The founder of the “Free Software” movement, Richard M. Stallman, has written how the idea of “intellectual property” is “distorting and confusing”:

It has become fashionable to toss copyright, patents, and trademarks—three separate and different entities involving three separate and different sets of laws—plus a dozen other laws into one pot and call it “intellectual property”. The distorting and confusing term did not become common by accident. Companies that gain from the confusion promoted it. The clearest way out of the confusion is to reject the term entirely.

The term “intellectual property” is at best a catch-all to lump together disparate laws. Nonlawyers who hear one term applied to these various laws tend to assume they are based on a common principle and function similarly.

Nothing could be further from the case. These laws originated separately, evolved differently, cover different activities, have different rules, and raise different public policy issues.

This idea is fairly well-known the tech and free culture communities. And you won’t just find it on TechDirt and in the IEEE’s collection of papers; famed film director Jean-Luc Godard has said that “intellectual property” does not exist.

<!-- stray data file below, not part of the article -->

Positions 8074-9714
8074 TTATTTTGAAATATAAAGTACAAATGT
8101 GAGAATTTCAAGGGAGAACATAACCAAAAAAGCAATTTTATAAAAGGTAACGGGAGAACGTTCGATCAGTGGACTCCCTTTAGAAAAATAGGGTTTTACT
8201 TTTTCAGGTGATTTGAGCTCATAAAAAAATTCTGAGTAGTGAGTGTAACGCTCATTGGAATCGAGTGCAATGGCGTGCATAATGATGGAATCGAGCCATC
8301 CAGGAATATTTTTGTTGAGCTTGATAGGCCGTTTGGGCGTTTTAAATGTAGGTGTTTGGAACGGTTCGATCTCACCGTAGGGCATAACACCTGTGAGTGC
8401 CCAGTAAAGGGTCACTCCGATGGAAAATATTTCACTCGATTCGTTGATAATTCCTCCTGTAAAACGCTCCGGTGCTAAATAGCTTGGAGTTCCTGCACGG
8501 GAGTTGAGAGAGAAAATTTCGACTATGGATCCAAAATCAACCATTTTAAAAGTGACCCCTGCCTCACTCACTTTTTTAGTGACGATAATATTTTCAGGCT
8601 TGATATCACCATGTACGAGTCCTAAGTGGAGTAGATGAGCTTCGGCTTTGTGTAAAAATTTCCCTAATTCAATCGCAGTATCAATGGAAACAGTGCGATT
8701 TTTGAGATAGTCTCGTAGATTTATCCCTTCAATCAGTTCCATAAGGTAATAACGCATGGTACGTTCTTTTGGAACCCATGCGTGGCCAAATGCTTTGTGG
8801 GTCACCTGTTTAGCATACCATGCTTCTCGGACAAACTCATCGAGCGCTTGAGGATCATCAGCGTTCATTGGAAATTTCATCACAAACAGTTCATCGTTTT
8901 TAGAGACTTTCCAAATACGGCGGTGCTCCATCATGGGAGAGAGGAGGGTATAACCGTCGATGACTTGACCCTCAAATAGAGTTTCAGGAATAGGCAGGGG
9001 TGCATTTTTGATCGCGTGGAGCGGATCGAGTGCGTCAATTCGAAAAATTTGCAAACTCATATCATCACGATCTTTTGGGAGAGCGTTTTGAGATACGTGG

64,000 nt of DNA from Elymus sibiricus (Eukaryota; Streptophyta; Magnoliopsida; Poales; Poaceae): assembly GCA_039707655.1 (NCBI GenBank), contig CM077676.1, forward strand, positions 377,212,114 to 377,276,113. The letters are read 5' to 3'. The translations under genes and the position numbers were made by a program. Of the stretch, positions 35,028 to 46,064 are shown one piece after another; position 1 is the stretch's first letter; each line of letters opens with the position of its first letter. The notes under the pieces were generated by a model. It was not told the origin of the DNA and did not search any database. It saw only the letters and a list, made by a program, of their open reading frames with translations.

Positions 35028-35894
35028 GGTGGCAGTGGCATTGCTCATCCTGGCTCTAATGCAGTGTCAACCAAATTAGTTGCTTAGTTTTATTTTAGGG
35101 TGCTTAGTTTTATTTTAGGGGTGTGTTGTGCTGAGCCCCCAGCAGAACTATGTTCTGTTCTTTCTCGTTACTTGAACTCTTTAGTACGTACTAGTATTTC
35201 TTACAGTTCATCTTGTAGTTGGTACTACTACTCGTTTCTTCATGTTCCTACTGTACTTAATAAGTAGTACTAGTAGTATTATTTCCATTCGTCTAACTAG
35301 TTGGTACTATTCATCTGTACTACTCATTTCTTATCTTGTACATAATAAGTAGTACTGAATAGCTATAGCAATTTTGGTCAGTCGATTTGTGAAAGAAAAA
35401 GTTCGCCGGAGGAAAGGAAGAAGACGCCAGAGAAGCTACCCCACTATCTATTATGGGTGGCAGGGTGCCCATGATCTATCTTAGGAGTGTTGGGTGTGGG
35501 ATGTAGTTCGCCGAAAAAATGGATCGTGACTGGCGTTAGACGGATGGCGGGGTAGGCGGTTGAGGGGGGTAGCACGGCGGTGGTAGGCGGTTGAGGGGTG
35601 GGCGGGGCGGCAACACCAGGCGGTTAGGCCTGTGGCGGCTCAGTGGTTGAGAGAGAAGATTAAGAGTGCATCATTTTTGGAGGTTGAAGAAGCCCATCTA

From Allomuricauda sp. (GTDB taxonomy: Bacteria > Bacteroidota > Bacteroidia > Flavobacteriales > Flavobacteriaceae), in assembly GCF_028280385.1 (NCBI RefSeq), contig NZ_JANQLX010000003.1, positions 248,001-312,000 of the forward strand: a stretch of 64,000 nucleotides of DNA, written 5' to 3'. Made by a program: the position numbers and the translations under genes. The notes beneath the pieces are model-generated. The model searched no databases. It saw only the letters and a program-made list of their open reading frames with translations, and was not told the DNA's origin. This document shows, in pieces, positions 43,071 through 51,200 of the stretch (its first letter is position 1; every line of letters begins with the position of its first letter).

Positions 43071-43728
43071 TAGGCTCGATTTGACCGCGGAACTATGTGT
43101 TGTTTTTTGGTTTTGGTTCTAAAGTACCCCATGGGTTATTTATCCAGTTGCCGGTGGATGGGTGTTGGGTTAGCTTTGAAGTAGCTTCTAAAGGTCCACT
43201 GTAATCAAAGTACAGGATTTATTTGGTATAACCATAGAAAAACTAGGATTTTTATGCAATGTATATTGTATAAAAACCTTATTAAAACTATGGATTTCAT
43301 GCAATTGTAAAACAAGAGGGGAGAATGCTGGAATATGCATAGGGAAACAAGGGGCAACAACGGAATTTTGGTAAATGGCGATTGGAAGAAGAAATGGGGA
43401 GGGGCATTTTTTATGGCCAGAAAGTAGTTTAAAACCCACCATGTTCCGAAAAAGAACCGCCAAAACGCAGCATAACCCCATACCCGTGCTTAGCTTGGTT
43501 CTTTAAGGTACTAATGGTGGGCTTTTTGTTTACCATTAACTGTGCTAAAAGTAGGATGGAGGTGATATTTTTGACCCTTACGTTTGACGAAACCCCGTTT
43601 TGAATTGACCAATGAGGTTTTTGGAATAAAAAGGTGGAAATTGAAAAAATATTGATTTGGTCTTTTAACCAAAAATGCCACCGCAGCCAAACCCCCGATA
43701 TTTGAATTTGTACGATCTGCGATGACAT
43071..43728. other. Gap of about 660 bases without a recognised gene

There is copyright, there are patents, there are trademarks, but they are distinct things. There is not a valid and useful merelogical sum, no separate and more general phenomenon “intellectual property”, even though that term is in wide political use. The term carries inaccurate (or at least very questionable) assumptions about the specific cases involved, and using it causes us to take on those assumptions and so distorts our thinking. We’d be well-served to drop it and use only the more specific terms so that we can think more clearly about the issues involved.

And as I watched another thread of poorly-informed vitriol against white folks with dreadlocks go by, and tried to separate legitimate complaints about racism and colonialism from valuable cross-cultural exchanges from pointless or silly complaints about other people’s personal choices, it struck me that there was a parallelism to Stallman’s argument.